• There is no precompiled version of ACE for Fedora, so I had to compile from source, downloaded from Vanderbilt University. I used the instructions for a "traditional" installation. The first time, I downloaded the "Complete ACE" file with the .zip extension and unpacked it. I got some errors during compilation. The first was fairly easy to fix: one of the shell scripts had DOS style line ending characters, so the shell complained that it could not find the program "/bin/sh^M". I used the dos2unix utility to strip out the offending CR characters. But then other errors showed up that seemed to indicate that the files were corrupted. So I downloaded the file with the .tar.gz extension and unpacked that; that one compiled and installed with no problem (after carefully following the instructions to create various header files). The instructions suggest adding several commands to the bash configuration to set up some environment variables; I did this by putting them in a file I called ace.sh in directory /etc/profile.d .
  • I was able to install GTKMM and QT through Yum with no problem.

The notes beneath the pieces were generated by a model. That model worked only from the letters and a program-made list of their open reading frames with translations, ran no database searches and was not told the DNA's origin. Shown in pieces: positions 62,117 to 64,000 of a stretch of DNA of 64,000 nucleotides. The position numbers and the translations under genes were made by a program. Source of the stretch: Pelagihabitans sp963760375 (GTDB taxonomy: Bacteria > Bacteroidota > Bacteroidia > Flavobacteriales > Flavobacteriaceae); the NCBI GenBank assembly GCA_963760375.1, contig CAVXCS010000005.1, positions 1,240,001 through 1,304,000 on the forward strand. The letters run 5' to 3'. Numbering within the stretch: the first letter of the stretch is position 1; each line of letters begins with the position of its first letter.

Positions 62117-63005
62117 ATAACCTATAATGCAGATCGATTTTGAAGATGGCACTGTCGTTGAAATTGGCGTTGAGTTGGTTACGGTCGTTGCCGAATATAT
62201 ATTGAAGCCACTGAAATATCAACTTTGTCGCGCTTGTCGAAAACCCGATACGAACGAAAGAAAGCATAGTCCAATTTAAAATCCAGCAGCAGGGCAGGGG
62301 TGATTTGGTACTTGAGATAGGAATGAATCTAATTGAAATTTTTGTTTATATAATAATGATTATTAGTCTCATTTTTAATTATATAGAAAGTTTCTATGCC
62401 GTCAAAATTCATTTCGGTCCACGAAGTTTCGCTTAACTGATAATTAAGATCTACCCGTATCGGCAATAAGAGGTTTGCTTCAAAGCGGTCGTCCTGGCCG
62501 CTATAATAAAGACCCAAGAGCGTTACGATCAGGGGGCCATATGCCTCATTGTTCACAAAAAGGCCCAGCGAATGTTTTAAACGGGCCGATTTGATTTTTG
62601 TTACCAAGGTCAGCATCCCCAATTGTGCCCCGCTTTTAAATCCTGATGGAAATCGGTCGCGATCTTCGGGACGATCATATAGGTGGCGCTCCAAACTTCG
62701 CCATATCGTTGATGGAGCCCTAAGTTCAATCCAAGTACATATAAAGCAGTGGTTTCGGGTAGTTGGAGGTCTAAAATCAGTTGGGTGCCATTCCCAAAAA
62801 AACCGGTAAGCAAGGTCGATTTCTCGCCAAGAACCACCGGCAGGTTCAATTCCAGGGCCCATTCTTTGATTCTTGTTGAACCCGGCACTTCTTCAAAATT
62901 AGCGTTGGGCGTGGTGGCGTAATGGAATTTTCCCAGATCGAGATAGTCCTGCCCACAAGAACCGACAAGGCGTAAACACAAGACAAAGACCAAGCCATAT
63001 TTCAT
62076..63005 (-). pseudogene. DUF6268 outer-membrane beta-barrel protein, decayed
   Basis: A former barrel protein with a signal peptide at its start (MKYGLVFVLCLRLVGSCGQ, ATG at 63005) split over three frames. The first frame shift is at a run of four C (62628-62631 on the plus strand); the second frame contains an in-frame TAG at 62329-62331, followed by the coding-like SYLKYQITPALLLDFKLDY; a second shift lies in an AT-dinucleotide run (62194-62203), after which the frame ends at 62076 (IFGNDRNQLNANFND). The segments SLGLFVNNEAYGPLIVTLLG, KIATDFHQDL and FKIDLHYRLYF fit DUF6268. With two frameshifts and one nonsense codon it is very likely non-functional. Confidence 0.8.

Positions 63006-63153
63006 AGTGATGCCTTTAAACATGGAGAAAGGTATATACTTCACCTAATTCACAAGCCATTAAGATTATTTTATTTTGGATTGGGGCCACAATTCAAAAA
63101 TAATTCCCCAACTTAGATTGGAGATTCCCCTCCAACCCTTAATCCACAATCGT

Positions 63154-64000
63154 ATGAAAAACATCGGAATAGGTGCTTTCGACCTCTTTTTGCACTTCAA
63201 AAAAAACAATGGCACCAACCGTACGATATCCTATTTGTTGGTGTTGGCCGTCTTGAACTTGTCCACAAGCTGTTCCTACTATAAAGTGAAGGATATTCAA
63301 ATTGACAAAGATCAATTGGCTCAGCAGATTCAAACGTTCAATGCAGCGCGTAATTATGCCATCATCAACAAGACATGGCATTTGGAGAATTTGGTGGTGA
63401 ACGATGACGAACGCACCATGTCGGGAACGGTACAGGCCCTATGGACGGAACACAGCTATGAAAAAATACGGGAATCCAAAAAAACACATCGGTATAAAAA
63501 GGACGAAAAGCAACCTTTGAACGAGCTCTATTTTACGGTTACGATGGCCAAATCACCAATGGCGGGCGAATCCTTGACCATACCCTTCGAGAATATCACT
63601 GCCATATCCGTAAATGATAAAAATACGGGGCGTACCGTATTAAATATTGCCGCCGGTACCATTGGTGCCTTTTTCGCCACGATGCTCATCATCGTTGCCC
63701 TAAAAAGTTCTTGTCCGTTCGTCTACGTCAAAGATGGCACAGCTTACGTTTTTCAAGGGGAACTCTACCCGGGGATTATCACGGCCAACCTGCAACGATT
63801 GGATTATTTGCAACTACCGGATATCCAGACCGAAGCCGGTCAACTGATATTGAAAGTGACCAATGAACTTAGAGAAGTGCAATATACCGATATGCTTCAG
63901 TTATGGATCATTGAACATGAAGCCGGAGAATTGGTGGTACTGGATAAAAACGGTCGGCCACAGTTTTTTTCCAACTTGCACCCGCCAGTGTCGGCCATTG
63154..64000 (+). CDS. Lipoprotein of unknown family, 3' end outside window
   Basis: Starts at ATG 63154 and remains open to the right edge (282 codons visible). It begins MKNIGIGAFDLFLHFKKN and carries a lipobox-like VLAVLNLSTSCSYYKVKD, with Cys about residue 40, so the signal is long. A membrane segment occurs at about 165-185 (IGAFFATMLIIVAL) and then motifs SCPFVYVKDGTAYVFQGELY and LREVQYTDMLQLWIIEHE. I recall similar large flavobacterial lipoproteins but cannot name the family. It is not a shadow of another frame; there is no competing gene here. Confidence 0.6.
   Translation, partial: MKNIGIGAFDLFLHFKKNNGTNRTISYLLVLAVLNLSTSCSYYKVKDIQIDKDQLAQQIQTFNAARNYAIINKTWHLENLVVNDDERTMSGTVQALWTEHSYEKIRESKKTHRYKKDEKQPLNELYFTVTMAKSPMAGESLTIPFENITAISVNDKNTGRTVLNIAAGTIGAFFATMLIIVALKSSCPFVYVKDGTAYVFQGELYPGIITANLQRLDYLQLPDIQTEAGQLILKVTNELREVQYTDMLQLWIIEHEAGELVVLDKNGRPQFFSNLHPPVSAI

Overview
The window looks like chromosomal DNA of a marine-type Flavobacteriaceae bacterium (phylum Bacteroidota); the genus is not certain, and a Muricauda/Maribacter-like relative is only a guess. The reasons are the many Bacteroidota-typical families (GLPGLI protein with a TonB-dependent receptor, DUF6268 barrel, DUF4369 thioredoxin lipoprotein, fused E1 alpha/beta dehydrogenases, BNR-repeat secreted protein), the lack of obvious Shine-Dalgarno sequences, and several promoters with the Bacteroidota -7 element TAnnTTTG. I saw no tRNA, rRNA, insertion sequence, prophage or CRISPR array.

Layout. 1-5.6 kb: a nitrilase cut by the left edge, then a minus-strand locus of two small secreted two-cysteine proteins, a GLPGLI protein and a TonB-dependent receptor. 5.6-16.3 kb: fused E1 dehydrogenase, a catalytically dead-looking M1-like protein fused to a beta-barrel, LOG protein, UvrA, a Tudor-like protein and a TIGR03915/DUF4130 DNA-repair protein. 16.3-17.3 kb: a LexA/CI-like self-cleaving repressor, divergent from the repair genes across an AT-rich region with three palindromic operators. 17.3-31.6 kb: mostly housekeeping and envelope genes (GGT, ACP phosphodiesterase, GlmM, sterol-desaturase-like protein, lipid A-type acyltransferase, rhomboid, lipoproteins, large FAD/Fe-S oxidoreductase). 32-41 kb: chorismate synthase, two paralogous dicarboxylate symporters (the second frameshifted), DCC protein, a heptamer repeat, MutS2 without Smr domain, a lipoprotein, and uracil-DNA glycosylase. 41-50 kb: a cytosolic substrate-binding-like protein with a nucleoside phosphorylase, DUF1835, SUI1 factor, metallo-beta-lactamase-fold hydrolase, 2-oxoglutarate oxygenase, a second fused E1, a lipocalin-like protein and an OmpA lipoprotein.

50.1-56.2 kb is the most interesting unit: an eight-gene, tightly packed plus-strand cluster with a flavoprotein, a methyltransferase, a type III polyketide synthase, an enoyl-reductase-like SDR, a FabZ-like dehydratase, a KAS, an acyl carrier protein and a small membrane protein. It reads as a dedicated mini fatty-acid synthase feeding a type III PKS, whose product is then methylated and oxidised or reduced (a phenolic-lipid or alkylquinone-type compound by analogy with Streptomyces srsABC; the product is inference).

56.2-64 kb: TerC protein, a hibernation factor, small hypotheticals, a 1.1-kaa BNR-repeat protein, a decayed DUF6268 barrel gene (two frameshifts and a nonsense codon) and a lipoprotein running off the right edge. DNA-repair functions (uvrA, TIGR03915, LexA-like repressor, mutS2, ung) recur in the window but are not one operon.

• I was able to install GSL through Yum with no problem.
  • For OpenCV, Yum only showed the cv library, not highgui or cvaux. So I downloaded the source for OpenCV, then compiled and installed it. I assume it is OK now.
  • I tried to install the optional Ipopt package. When I first tried to do that, I realized (and the instructions warned me) that I needed to first download and install HSL (formerly the Harwell Subroutine Library). HSL is a commercial product which is free for academic use, and earlier versions are free for any use. However, to download HSL you must first register and wait for a manually-generated password to arrive by email. That can take several business days. I submitted my request on Saturday, July 9, and received a download link (good for 7 days or 3 uses) on Tuesday, July 12. In the meantime I installed gfortran through Yum without error, and moved to the next package.